Georgia Tech’s ‘overarching focus’ this preseason

Depending on the perspective, the weather has either cooperated for Georgia Tech’s preseason or it hasn’t. Beginning with the first practice Aug. 3, the Yellow Jackets have had a steady stream of afternoon practices with temperatures in the high 80s or low 90s with high humidity

The conditions are miserable for strenuous exercise while wearing gear weighing about 10 pounds for two hours-plus in the afternoon heat. But they’re great for testing mettle.

“I think there’s some mental toughness involved, certainly,” coach Paul Johnson said of practicing at a high level under such conditions.

Pushing through the aches and the heat has taken a toll on the Jackets.

“Just got to turn the engine back on, keep going,” offensive lineman Will Bryan said Monday. “There comes a time where everybody gets a little tired, you get a little worn out, but I think we’re over the hump already and we’ve already started to apply the pressure again, and today was a good day of practice for us.”

The following day, which Johnson surmised might have been the worst weather-wise of the preseason, Tech did not handle as well.

“We struggled with it,” he said. “We’ve got a lot of guys beat up, banged up.”

For a team whose 2017 season was defined by its inability to finish games and hold leads, the drive to push through the heat and practice with focus takes on extra meaning. The Jackets’ season was ruined by four games in which they held two-score leads before losing, three of them in the final minutes.

“The biggest thing we’re working on is sort of fighting through adversity,” guard Parker Braun said. “We’re such a young team. Usually, when we have a bad play or a bad drive, that tends to spiral down. So that’s the biggest thing we’ve been working on, is sort of coming together when things are tough, and when we’re down in a game or when we’ve had a bad drive, coming together and trying to turn the momentum around. That’s really been the overarching focus throughout camp, I think.”

To Braun, the solution has been addressing the matter to the team, listening to leaders and having the awareness to recognize the challenge and the significance of meeting it. He recalled a practice earlier in the preseason when sun and heat followed rain, which then was followed by a poorly executed period of practicing the option.

“But we sort of came together and (quarterback TaQuon Marshall) talked to us a little bit about not letting it get to us and sort of coming together and fighting through that adversity, and we did,” Braun said. “We ended up having a good day of practice.”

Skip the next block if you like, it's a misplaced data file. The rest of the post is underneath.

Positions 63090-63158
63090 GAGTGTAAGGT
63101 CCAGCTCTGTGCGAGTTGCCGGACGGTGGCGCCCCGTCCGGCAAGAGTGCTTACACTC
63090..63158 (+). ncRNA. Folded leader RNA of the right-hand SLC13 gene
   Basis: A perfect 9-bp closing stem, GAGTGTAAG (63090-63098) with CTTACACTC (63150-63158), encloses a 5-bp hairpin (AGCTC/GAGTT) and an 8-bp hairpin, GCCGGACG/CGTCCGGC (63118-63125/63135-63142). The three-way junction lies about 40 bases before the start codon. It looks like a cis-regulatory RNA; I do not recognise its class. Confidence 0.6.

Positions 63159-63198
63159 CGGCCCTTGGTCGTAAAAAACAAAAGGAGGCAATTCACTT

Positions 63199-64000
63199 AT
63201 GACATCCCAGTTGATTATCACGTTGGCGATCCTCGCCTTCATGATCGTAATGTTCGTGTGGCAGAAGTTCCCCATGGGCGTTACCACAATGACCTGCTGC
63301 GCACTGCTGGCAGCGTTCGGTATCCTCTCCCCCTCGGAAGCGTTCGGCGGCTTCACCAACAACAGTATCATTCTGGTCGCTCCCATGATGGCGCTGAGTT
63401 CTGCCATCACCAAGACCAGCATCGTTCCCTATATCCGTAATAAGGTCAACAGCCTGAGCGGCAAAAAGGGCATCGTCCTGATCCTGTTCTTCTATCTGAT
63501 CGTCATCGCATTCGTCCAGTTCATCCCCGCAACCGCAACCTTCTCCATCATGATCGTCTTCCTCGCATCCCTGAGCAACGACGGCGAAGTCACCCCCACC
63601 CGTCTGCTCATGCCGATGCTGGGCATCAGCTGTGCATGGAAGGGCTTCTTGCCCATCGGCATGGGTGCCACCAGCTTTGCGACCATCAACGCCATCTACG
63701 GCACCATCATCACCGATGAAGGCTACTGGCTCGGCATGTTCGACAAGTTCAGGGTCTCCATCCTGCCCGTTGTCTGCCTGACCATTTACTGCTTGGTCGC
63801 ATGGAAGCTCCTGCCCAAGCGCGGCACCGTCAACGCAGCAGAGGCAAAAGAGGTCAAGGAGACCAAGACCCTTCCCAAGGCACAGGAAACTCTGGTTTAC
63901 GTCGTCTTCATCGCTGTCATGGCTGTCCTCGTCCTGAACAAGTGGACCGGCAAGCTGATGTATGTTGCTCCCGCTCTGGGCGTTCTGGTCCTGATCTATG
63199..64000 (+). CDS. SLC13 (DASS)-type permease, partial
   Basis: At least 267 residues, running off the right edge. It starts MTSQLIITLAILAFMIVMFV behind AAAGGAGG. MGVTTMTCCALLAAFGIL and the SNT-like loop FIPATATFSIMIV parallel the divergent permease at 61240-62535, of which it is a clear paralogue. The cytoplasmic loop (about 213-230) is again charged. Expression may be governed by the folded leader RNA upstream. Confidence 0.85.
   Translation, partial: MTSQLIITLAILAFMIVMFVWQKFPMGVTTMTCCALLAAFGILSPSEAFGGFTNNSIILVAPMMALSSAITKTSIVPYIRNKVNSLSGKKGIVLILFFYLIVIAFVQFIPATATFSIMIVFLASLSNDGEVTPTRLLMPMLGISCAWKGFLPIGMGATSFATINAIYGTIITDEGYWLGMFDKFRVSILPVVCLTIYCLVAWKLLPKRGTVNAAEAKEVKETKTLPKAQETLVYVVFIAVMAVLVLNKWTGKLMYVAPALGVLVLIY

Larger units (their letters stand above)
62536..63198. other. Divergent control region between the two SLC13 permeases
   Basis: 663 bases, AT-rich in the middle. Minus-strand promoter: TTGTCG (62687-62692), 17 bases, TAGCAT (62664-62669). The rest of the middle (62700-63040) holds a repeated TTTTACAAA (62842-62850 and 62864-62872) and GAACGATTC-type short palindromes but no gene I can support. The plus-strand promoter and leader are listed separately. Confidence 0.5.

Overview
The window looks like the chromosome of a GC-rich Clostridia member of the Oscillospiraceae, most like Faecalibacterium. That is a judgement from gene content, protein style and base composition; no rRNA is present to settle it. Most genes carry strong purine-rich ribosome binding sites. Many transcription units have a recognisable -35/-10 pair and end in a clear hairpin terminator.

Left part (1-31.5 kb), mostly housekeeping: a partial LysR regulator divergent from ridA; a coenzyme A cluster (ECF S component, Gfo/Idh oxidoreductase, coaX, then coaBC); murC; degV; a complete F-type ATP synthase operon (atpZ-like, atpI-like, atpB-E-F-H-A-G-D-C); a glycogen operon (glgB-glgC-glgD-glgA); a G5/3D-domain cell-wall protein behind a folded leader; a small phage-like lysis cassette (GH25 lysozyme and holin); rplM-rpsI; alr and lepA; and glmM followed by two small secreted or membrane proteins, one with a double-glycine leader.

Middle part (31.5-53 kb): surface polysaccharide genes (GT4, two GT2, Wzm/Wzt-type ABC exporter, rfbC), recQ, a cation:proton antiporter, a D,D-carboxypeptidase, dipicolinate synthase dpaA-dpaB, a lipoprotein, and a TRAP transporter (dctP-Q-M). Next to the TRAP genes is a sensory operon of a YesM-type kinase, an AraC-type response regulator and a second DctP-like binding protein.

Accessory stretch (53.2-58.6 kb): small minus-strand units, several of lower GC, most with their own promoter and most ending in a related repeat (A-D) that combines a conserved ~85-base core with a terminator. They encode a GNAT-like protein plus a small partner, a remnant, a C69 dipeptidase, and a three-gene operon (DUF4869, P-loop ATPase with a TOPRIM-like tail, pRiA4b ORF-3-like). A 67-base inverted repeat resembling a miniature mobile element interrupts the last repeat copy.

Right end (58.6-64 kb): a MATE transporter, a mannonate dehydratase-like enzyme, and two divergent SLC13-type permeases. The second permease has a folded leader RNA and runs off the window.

Marshall said that when practice drags, he speaks to the team, or at least the offense that he directs. He said that the Jackets have to have a mindset of bouncing back from a bad play or a bad period of practice.

“Like when things aren’t going well, I try to get the guys up and say, ‘Hey, this is like a game,’” he said. “Especially after a break (in practice). How are we going to finish the practice? Because the break’s like halftime for us. I tell the guys all the time, How are we going to finish the practice? Make sure the energy’s there, make sure everybody’s paying attention, so when it comes time to go ‘O’ vs. ‘D’ again, everybody’s locked in and everything’s going.”

It’s a platform that Marshall has earned through three seasons and was acknowledged in his being voted captain along with linebacker Brant Mitchell in January.

“He tries to push through,” Johnson said. “I think our kids respect him. He’s one of the guys that, probably, when he talks, they listen.”

Tech will have its second scrimmage Saturday and after that, the focus will turn from teaching schemes and practicing offense vs. defense to getting ready specifically for Alcorn State in the season opener.

The work rate has met Braun’s satisfaction, at least. Before the start of practice, he had said that this preseason was the most excited he had felt of his three years at Tech because of the energy and rededication he felt within the team. That feeling had persisted through a week and a half of practice.

“For sure,” he said. “I mean, I’m more excited after seeing everybody work after 10 days.”

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